Twitter XSS POC :

Prerequisites :

- Flash must be active on your browser
- Tested on Windows with Firefox/IE 11/Edge
- For Chrome go to

Instructions :

1. Click here and save the XSS.png file to your computer
2. Click inside the red rectangle below and select the XSS.png file you just saved on your computer (you might need to click twice on the rectangle to activate Flash if using Edge)

3. The javascript payload executes on
4. If you are logged in, the payload will post a tweet from your account (Hello @opnsec :)), you can verify that on

Technical details : is a Flash file used to upload picture. However, if we select a Flash file instead of an image file, the Flash file will execute its Flash code.
This injected Flash code will execute in the same security sandbox than the Twitter file, because it is loaded via Loader.loadBytes(). is loaded in an iframe, so the injected Flash file can execute javascript on via"alert(document.domain+' XSSed')");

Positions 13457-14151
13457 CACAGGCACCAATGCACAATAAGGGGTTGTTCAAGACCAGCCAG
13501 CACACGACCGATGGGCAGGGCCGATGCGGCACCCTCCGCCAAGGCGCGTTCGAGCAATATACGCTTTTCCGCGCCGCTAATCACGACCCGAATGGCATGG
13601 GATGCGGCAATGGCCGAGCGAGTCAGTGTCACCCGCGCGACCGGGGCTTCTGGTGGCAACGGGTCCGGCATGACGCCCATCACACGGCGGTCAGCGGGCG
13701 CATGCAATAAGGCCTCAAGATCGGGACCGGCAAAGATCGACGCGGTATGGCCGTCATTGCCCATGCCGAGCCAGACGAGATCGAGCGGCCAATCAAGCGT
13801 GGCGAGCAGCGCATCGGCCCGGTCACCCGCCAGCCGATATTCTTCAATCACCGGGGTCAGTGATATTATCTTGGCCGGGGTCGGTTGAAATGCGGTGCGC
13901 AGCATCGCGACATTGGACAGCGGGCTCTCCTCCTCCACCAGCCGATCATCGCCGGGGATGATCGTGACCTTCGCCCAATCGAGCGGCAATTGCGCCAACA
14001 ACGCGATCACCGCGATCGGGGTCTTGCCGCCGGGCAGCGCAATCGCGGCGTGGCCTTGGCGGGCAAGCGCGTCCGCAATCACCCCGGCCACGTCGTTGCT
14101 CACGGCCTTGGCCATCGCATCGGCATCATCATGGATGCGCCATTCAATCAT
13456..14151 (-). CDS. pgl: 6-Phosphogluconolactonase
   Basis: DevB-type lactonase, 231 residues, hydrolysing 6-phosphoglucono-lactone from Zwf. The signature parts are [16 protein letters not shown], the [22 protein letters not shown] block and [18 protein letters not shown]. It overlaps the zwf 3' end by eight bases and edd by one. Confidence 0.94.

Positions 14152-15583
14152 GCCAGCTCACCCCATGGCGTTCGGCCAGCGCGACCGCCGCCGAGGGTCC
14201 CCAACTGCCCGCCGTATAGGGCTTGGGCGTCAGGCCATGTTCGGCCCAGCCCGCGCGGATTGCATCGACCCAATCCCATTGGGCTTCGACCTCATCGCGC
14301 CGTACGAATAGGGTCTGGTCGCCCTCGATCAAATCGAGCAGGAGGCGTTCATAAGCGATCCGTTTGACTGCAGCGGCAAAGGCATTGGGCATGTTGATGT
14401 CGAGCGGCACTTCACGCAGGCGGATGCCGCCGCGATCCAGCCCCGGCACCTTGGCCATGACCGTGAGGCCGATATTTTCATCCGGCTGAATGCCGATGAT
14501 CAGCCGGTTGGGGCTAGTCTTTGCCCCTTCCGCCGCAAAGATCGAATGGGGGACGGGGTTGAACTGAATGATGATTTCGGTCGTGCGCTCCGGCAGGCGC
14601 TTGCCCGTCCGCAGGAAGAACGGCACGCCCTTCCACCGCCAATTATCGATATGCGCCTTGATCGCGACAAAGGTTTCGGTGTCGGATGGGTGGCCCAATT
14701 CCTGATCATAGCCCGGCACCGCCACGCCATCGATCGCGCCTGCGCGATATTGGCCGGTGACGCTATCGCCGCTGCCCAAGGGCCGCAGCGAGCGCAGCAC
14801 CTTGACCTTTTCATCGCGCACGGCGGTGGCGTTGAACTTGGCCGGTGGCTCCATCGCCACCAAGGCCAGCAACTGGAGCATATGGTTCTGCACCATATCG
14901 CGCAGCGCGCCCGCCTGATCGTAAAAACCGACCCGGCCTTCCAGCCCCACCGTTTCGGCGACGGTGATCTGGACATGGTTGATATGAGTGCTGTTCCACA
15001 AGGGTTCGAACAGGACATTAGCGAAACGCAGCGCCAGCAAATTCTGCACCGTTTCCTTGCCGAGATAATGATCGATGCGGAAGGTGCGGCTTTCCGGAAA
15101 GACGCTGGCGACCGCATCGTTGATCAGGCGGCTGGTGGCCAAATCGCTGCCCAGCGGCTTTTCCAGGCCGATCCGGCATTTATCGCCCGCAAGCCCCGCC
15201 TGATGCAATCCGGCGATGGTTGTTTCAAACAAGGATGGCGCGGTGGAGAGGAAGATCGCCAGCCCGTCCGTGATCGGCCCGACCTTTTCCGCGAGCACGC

In addition, the injected Flash file can perform CSRF action like posting a tweet via URLoader.load(new URLRequest(""));

Mitigation :

lc = new LoaderContext();
lc["allowCodeImport"] = false;
loader.loadBytes(data, lc);

This will prevent the loaded file to execute Flash code.

My takeway :

Twitter responded to my report fairly quickly,
However they decided that the vulnerability required exceedingly unlikely user interaction (which I agree) and that Flash was obsolete (fair enough) and choose not to fix the issue.
Given the fact that the issue is very easy to mitigate, that Flash is still supported by modern browsers and that XSS is critical for a social website, I was a little bit disappointed by their decision.
This is an opportunity to show the public how an XSS attack works live on a major website and I hope this was instructive!


Notification & Disclosure Timeline :

March 17th 2017 : Reported to Twitter Security Team via HackerOne
March 27th 2017 : Twitter responded that the bug requires unlikely user interaction and decided not to fix it
April 21th 2017 : Sent an easy mitigation code to Twitter in case they decided to fix it anyway
June 5th 2017   : Public disclosure